The groove of Black Star Dancing is incredible.

“That’s writing on the bass. When I started to pick guitars on stuff it sounds too melodic, too emotive.  That was the good thing about working with David Holmes.  He who would just say, ‘There’s too much emotion in it. We need to get right back to the root notes of this kind of thing.’  I guess what’s going to happen in the next couple of years…  I’d say that working with David was a catalyst for some huge change.  Huge.  He made me realise that, you know, ‘Why have you got guitars on everything? Why do we start there? Why don’t we just start with the bass?’.  I never realised what a great bass player I was until I met him.” [Laughs.]

What is the biggest misconception people have about Noel Gallagher?

“About me? I don’t know. I don’t read enough about myself to worry about that kind of thing.”

Does your wife…? I start to say before The King of The North interupts.

“….does my wife know what I’m like?” [Laughs]

“I’ve never really given a shit what people think about me as a person.  I don’t f***ing care.  Me when I close the front door and I’m in my family life, that’s when I have a responsibility to the people that I live with, and I share my life with, as long as they know who I am.  That’s it.  When I go out, and strangers you meet, I don’t give a f*** what they think of me.  You can meet somebody in a street and you can be having a bad day and they can say ‘Can I get a picture?’ And you go, ‘No, you’re alright mate.’  Then they can push you and you end up having a f***ing argument.  And that person will walk away going, ‘I met him once. He was a c**t.’   Do you know what I mean?  So, you can’t afford to think about things like that.”

Does it make it more difficult to write lyrics when Noel now has a few quid in the bank and flies private jets?

“Initially, I struggled with that after (What’s The story) Morning Glory [released in October, 1995].  Because I had nothing to write about.  I had nothing that I could write about with any… All I knew then was private jets and f***ing supermodels. You know?”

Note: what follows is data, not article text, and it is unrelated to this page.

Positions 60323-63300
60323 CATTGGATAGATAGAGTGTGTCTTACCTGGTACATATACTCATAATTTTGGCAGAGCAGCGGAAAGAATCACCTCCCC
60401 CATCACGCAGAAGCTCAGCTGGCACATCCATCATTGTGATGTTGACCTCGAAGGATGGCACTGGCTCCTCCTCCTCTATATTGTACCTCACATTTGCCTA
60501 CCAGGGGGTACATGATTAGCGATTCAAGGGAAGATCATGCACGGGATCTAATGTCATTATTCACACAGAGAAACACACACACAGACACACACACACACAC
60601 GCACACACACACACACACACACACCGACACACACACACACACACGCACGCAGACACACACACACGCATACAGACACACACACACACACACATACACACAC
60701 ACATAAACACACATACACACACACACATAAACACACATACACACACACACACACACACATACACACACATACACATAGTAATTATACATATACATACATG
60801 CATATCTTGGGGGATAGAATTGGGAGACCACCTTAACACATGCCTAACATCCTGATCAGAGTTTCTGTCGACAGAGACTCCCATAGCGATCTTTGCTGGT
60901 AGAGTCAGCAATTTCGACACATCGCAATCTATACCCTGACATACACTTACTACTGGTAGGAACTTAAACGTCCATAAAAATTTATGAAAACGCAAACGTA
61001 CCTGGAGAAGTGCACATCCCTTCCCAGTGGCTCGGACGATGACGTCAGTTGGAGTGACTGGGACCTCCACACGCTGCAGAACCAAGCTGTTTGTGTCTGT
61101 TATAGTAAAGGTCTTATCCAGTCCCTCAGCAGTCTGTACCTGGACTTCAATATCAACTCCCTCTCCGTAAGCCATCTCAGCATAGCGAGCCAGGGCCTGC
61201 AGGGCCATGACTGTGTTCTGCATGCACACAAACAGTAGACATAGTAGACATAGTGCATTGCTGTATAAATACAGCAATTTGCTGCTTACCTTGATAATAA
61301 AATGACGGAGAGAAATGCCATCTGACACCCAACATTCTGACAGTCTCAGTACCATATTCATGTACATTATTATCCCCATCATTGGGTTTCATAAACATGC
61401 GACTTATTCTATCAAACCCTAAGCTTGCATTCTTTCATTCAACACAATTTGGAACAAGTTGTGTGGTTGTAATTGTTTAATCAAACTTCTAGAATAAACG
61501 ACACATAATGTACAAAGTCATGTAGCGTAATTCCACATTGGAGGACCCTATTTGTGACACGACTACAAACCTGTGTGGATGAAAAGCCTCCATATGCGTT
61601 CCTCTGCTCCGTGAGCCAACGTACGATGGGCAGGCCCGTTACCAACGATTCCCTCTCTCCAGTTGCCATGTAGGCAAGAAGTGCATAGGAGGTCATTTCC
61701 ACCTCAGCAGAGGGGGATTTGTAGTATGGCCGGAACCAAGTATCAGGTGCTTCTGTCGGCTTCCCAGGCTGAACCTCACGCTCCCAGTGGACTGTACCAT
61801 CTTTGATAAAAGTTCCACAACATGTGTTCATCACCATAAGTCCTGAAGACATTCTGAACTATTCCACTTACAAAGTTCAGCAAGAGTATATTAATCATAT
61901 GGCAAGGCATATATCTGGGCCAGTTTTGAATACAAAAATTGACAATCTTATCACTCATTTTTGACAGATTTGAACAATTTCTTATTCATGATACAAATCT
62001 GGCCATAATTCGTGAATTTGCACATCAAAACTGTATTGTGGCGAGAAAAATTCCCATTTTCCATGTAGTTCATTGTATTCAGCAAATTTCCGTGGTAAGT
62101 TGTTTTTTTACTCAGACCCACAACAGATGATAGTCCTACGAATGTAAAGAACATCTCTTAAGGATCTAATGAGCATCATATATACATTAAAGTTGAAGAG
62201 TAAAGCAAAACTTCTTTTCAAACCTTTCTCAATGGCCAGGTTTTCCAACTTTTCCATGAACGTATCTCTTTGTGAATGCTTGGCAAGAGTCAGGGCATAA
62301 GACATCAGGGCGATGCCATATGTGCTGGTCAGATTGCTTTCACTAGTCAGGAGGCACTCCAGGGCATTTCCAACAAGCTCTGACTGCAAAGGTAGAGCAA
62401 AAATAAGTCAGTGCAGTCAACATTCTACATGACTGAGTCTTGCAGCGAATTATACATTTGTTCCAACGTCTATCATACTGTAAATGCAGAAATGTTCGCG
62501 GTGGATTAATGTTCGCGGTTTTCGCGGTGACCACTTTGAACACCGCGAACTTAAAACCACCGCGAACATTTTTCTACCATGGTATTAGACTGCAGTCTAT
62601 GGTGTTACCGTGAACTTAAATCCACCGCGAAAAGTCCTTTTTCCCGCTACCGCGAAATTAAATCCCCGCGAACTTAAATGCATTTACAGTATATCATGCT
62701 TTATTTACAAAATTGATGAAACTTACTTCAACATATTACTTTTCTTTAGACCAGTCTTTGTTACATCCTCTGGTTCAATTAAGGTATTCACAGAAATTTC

How did he stop himself being a complete arsehole then?

“Oh, I don’t know. Probably something to do with being Mancunian and Irish!” he laughs. “I don’t know. I don’t know!  I struggled with it for a while, because Definitely Maybe [August, 1994] was so who I was — living in the city in Manchester.  Moring Glory was like the come-down album for that.  I was a bit more considered.  After that, I struggled for a while.  I didn’t know what to write about that I had any authority on, apart from having a lot of money and a f***ing….”

Does Noel regret not taking a break after the second album?

“The only thing that I regret is that all the b-sides from all the singles from Morning Glory should have been the third album, but I was in such a purple patch that everything I wrote was f**king great for about three years.  And I should have, or someone at Creation should have said, The Masterplan? What are you f**king doing?  If you think of Talk Tonight, The Masterplan, Half The World Away, them four songs alone make up a bulk of a third album and it would have been a different story.  That’s the only thing I regret musically.  I don’t regret anything else. Life is too short for regrets.”